‘Mickey Mouse’ horror film escapes trade mark litigation

Film buffs, roll up! Despite the fact that it probably isn’t showing at your local MegaPlex, Randy Moore’s latest indie horror film ‘Escape from Tomorrow’ has garnered a considerable amount of media attention. Shot on Disney soil without permission, it features iconic (and copyrighted) Disney characters like Mickey Mouse and Donald Duck doing things like attempting to crush a child, and more than one Disney princess features as a prostitute. To cap it all off, the poster for the film shows a blood-soaked, Mickey Mouse-esque hand above the title of the film, which is spelled out in Disney’s all-too-familiar cursive font. Sounds ripe for copyright or trade mark litigation, doesn’t it? It might sound odd, then, to hear that things are very quiet over at the usually litigation-happy House of Mouse.

While shooting inside Disney’s amusements parks isn’t actionable beyond a claim of trespass, Disney could have potential claims under IP protection laws, which we have outlined below.

So why no action? Word on the street is Disney is set to release its own film in December, and is choosing not to add fuel to the fire by turning ‘Escape from Tomorrow’ into “the movie that Disney didn’t want you to see”. The fact that ‘Escape from Tomorrow’ is a low-budget indie flick, probably never destined to be a blockbuster anyway, may also have influenced this decision.

Copyright infringement?

While Disney probably won’t be thrilled with the likenesses of Belle or Jasmine being associated with anything other than princessly conduct, Moore could potentially be protected from a breach of copyright claim.

In Australia, Moore could rely on the “fair dealing” exception. This is quite a narrow test and only permits the use of a copyrighted work for a particular purpose, including research or study, criticism or review, reporting news, parody and satire and seeking professional advice (see ss 40 – 43 of the Copyright Act 1968 (Cwth)). In order to establish “fair dealing”, the use of the work must not only be “fair”, but must fit within one of the above prescribed purposes. For example, if Moore were able to convince a court that he used Disney’s characters and settings for criticism or review purposes (perhaps a critique of the ‘American Dream’, set in ‘the happiest place on earth’), he may be able to satisfy the “fair dealing” exception.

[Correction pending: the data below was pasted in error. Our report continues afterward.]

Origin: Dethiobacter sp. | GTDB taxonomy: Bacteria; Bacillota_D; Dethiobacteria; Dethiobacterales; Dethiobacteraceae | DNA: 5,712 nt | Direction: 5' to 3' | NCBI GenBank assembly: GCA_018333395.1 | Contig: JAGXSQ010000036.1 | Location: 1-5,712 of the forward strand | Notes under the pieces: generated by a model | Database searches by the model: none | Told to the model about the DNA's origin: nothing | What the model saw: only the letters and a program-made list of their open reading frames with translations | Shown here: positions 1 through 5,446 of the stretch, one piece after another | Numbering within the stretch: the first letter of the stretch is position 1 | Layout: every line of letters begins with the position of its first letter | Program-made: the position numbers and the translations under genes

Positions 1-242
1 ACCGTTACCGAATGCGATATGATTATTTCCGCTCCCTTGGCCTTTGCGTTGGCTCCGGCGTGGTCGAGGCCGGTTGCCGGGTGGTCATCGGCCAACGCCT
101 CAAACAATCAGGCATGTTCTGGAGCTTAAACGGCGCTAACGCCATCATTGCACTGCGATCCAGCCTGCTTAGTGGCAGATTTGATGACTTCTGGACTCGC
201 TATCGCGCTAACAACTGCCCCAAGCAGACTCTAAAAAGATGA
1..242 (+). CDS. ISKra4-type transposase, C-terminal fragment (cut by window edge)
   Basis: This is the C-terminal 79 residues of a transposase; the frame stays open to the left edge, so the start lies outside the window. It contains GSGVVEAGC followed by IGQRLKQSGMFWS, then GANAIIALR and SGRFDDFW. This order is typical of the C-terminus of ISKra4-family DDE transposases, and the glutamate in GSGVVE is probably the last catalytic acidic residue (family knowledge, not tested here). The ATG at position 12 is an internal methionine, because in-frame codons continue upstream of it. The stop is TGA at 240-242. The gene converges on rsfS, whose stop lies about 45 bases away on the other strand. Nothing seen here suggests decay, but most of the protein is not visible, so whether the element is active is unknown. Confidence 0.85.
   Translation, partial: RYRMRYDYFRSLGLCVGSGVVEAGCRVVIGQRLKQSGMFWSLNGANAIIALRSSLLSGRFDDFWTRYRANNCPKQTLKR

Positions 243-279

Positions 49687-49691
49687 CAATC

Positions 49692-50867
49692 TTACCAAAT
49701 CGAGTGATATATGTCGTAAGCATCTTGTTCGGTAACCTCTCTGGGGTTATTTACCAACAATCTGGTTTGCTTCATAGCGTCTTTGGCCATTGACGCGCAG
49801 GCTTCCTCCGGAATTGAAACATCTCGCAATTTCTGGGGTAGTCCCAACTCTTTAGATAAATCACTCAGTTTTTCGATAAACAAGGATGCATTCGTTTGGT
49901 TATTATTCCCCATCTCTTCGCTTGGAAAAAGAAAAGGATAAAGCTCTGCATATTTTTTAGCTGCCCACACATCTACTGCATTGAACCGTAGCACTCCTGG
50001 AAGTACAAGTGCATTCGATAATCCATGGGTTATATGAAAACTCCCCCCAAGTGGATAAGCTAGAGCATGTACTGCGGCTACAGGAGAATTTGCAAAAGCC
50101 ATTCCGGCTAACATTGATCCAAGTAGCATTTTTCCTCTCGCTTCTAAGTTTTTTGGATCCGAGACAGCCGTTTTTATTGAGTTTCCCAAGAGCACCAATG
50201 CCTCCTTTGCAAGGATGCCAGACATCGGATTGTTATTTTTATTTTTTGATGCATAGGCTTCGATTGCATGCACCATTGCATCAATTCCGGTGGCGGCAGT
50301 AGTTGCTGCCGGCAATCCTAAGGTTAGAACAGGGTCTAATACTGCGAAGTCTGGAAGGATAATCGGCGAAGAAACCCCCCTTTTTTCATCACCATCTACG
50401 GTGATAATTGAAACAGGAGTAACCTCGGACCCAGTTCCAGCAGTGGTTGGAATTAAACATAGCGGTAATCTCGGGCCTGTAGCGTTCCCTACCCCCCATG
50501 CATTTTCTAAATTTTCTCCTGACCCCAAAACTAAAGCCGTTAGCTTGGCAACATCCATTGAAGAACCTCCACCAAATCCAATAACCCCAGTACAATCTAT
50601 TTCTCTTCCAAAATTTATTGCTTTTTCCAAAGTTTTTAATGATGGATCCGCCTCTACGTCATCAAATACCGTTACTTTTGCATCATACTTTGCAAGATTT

In contrast, “fair use” under U.S. law is a much broader concept, and courts need only consider the purpose and character of the use, the nature of the copyrighted work, the amount of it used and the effect of the use on its potential market value.

Interestingly, at least one author has pointed out a 1978 case whereby Disney was able to defeat a “fair use” defence on the grounds that the parodists used more material than was necessary to make their point. We’re not sure how this argument would stand up to a modern judiciary, but would be very interested in the outcome if Disney tried to run it!

Unauthorised use of Disney’s Trade Marks?

Trade mark law protects a trade mark owner’s right to prevent others from using the mark if it would be likely to cause consumer confusion as to the source or origin of the goods.  Given Disney’s presence in the film and entertainment industry, it is not beyond the realm of possibility that it would make a film, or that it would use one of its best-known characters on promotional posters. Might Moore’s use of the iconic cursive ‘Disney’ font, and the Mickey Mouse-esque hand, be a breach of trade mark?

In the U.S., Disney might seek to rely on passing off and dilution to prevent Moore using their characters and images, for which it would need to establish:

  • goodwill in their brand or reputation;
  • misrepresentation by the defendant, resulting in consumer believing (or being likely to believe) that there was a legitimate connection between ‘Escape from Tomorrow’ and the Disney franchise; and
  • damage as a result of the misrepresentation.

Under Australian law, specifically the Trade Marks Act 1995 (Cwth), a court would consider whether the Disney characters, or the ‘Disney’ font, had been used as a trade mark. A decision would then need to be made as to whether the marks on Moore’s poster were substantially identical or deceptively similar to those original registered marks, and whether this would cause consumers to be confused or deceived as to the film’s origins.

If a claim under the Trade Marks Act was unsuccessful, Disney might also consider pursuing a claim of misleading conduct under the Australian Consumer Law, or the common law tort of passing off.

They say a picture is worth a thousand words. Well, we’ve done the hard yards and compiled three in the table below for you, dear reader, to compare and to judge the matter for yourselves. Do you think there is potential for an IP action?